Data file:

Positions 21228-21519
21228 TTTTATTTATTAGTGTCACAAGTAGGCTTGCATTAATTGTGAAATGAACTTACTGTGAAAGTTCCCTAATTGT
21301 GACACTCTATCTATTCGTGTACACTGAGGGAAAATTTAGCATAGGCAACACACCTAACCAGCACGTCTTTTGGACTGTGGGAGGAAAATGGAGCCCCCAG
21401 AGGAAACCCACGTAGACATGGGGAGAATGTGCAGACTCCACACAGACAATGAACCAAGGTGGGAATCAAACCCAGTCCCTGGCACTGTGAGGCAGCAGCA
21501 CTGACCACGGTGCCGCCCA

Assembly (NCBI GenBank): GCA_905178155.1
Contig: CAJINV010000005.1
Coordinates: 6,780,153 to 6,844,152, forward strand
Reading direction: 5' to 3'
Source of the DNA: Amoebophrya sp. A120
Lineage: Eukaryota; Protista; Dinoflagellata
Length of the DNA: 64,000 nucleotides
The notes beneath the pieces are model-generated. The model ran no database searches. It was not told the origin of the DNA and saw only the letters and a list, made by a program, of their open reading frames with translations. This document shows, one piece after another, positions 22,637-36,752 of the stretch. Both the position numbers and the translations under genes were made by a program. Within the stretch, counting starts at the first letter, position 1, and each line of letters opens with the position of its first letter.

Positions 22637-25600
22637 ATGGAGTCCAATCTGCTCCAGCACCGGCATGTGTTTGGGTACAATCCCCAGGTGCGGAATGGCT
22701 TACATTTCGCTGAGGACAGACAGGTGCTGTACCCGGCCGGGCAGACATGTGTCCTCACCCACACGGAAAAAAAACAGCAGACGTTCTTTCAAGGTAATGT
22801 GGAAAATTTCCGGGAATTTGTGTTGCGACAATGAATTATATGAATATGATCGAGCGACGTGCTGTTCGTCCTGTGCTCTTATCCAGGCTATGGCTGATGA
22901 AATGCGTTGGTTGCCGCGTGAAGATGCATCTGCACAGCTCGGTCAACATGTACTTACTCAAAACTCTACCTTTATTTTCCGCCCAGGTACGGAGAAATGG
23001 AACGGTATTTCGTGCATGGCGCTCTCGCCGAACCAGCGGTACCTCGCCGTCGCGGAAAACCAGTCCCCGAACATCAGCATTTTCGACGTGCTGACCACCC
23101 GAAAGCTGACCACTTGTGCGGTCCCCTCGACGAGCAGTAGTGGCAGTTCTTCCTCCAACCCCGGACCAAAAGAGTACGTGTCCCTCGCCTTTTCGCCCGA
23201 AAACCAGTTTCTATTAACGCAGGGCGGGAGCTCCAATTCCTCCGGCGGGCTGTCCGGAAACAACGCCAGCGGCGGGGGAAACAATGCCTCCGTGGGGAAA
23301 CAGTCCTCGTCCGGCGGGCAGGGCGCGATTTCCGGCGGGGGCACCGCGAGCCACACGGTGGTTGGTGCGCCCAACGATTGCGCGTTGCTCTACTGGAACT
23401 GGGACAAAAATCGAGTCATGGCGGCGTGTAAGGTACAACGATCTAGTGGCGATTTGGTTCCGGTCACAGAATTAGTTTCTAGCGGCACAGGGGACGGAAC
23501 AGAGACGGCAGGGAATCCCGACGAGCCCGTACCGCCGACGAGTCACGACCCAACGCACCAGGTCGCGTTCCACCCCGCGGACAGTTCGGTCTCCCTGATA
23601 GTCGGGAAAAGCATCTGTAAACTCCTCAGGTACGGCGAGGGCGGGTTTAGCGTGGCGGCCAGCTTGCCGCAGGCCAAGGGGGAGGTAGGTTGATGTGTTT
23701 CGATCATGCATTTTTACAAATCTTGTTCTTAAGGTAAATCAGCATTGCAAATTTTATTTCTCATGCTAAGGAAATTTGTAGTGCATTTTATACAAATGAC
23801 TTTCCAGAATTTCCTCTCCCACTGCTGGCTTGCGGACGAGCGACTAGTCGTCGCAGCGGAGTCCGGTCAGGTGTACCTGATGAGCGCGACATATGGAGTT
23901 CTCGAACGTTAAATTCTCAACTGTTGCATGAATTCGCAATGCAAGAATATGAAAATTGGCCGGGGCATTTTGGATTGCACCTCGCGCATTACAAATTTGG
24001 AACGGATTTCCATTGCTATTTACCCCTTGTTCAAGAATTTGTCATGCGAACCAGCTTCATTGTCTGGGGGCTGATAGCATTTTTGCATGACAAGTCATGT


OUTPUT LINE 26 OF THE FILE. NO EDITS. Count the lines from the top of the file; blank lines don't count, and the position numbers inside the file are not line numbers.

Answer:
23701 CGATCATGCATTTTTACAAATCTTGTTCTTAAGGTAAATCAGCATTGCAAATTTTATTTCTCATGCTAAGGAAATTTGTAGTGCATTTTATACAAATGAC